With more than 120 participants from the region, the 8th conference of the SIAM East Asia Section set a record for attendance. Held at the National Taiwan University, in Taipei, June 25–27, 2012, EASIAM2012 featured SIAM keynote speakers Yalchin Efendiev (Texas A&M University) and Linda Petzold (UC Santa Barbara), who presented work at the frontiers of generalized multi-scale finite element methods and spatial stochastic amplification in cell polarization, respectively. Regional invited speakers were Hitoshi Arai (University of Tokyo), Victor Didenko (University of Brunei Darussalam), Leevan Ling (Hong Kong Baptist University), Weiqing Ren (National University of Singapore), and Wei-Cheng Wang (National Tsing Hua University). Student Paper Prizes were awarded to Xuanchung Dong (National University of Singapore), Zhenning Cai, (Peking University), and Seogjeong Lee (Seoul National University); with support from SIAM, each student received a $300 award.
Perhaps the most exciting nontechnical moment (besides the banquet with a performance of traditional Chinese music) came at the closing ceremony, when two new iPads and other prizes were given. What a fun, joyful way to wrap up this exciting conference!
Pictured at the meeting of the Mathematical Society of Taiwan at National Chiao Tung University, Hsinchu, Taiwan, December 2012 (from left): Henry Horng-Shing Lu, Ming-Chih Lai (EASIAM president), Ching-Li Chai, Sze-Bi Hsu, Yan-Hwa Wu (NCTU president, Taiwan), Irene Fonseca (SIAM president), Gerard Jennhwa Chang (TMS president, Taiwan), Jong Hae Keum, Myung Hwan Kim (KMS president, Korea), Hyungju Park, Dongsu Kim (NIMS president, Korea), I-Liang Chern (TWSIAM president, Taiwan), and Chiuyuan Chen.
The opportunity to host EASIAM2012 injected new momentum into applied mathematics in Taiwan. One indication was the kickoff meeting of the Taiwan Society for Industrial and Applied Mathematics (TWSIAM), after two years of preparation, on the second evening of EASIAM2012.
As the host of EASIAM2012, the mathematical community in Taiwan demonstrated the role it has played in advancing applied mathematics in East Asia in the past few decades. About twenty years ago, Taiwanese students started to return home in large numbers after receiving their PhDs abroad (mostly in the U.S.), and mathematical research in Taiwan has progressed significantly ever since. The National Center for Theoretical Sciences (NCTS), established in 1997, has given a boost to core, strategic areas of mathematical research in Taiwan, including number theory, algebraic geometry, and partial differential equations. More recently, several Taiwanese universities have joined the effort to strengthen the mathematical sciences by creating research centers, including the Taida Institute for Mathematical Sciences (TIMS) at the National Taiwan University, and the Center of Mathematical Modeling and Scientific Computing (CMMSC) at the National Chiao Tung University, to name just a few.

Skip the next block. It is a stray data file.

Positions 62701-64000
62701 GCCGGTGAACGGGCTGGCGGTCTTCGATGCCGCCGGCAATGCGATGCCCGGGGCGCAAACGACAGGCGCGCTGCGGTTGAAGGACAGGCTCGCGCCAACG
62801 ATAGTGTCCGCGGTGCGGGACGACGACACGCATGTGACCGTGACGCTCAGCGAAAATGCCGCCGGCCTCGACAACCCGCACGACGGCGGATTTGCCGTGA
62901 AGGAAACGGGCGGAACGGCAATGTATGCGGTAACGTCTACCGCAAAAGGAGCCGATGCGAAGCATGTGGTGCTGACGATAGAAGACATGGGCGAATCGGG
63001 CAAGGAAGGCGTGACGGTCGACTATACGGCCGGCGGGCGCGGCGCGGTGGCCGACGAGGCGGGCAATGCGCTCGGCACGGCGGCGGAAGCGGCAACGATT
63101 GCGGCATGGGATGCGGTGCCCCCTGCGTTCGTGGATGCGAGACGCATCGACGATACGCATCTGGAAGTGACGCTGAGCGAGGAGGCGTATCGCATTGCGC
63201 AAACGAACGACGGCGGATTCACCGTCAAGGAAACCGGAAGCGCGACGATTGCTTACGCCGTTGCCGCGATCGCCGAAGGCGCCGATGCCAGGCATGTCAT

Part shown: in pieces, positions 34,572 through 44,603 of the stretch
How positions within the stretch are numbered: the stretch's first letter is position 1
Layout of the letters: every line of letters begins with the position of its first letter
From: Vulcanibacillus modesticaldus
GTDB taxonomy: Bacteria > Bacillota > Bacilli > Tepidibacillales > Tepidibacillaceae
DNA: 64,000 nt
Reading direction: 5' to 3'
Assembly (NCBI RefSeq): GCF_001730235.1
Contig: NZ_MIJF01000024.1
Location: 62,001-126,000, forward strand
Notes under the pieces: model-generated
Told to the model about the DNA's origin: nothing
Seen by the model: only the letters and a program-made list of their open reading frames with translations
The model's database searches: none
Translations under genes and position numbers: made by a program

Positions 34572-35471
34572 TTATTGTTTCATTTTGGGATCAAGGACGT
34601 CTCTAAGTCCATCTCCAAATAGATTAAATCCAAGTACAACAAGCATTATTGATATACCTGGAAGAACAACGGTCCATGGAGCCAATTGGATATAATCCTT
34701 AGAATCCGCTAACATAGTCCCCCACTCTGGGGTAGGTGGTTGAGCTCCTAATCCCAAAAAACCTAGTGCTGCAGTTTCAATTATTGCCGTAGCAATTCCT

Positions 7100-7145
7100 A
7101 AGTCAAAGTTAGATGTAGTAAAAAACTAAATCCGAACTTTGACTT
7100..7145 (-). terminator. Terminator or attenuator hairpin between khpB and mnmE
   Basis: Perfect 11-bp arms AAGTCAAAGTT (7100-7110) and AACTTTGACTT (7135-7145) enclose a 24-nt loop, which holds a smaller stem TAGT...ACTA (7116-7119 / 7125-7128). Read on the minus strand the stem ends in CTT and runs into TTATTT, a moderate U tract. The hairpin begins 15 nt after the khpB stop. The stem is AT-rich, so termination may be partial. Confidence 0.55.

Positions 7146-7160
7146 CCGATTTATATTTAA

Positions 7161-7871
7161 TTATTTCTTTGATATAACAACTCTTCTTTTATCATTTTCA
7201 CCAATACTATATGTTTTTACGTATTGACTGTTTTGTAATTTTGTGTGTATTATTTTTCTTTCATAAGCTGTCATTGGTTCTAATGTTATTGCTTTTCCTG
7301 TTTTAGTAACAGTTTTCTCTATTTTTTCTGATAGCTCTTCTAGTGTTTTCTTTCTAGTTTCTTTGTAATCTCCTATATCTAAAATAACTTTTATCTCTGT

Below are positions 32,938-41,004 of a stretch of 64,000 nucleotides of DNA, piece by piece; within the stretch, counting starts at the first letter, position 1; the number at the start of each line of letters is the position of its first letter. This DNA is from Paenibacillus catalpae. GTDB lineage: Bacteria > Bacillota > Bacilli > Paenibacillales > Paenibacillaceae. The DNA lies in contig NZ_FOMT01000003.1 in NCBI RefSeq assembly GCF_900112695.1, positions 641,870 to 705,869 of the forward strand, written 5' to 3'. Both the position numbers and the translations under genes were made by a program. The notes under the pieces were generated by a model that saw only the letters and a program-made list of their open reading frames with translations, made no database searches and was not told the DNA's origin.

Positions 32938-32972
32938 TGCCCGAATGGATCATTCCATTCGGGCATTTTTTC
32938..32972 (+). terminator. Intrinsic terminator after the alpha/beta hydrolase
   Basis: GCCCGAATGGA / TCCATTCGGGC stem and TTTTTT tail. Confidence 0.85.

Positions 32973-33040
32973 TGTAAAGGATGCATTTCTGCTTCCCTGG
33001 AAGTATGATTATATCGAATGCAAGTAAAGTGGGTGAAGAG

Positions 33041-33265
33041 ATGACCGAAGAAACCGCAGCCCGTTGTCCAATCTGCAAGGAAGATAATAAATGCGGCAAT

In addition to the activities at the universities, the Institute of Mathematics at Academia Sinica has served as a forum for the mathematical community worldwide; it also offers extensive postdoctoral and assistantship programs. The Mathematical Division of the Taiwanese National Science Council has created a subdivision for Interdisciplinary Mathematical Sciences, which, starting in 2013, will support and encourage mathematicians to engage in research that crosses disciplinary boundaries.
The annual meeting of the Mathematical Society of Taiwan, along with exchange participants from Japan and Korea, regularly features internationally recognized invited speakers. (In 2012, Ching-Li Chai of the Academia Sinica and the University of Pennsylvania and Irene Fonseca, of Carnegie Mellon University, then SIAM president-elect, were among the plenary speakers.)
In many additional ways, 2012 was a fruitful year for mathematics in Taiwan. NCTS organized and generously supported a special year in applied mathematics, which ended on a high note with an international workshop, Theoretical and Computational Challenges in PDEs, and a Distinguished Lecture by Fanghua Lin, “Theory and Applications of Homogenization.” In January 2012, ten months before his article appeared in SIAM News, Bob Eisenberg made mathematicians aware of the potential benefits of research on ionic solutions at a workshop, Mathematical Models of Electrolytes with Application to Molecular Biology, held at TIMS. A small focused group on biological complex fluids that formed after the workshop continues to work on this front. Finally, in September 2012, prior to the worldwide launch of Mathematics of Planet Earth 2013 (MPE2013), TIMS held a five-day workshop titled International Science Conference on Climate Change: Multidecadal and Beyond, bringing together applied mathematicians and researchers from atmospheric, oceanic, geophysical, meteorological, and environmental sciences to exchange ideas and to address issues arising with climate change.
The future for applied mathematics in Taiwan is exciting! Stay tuned!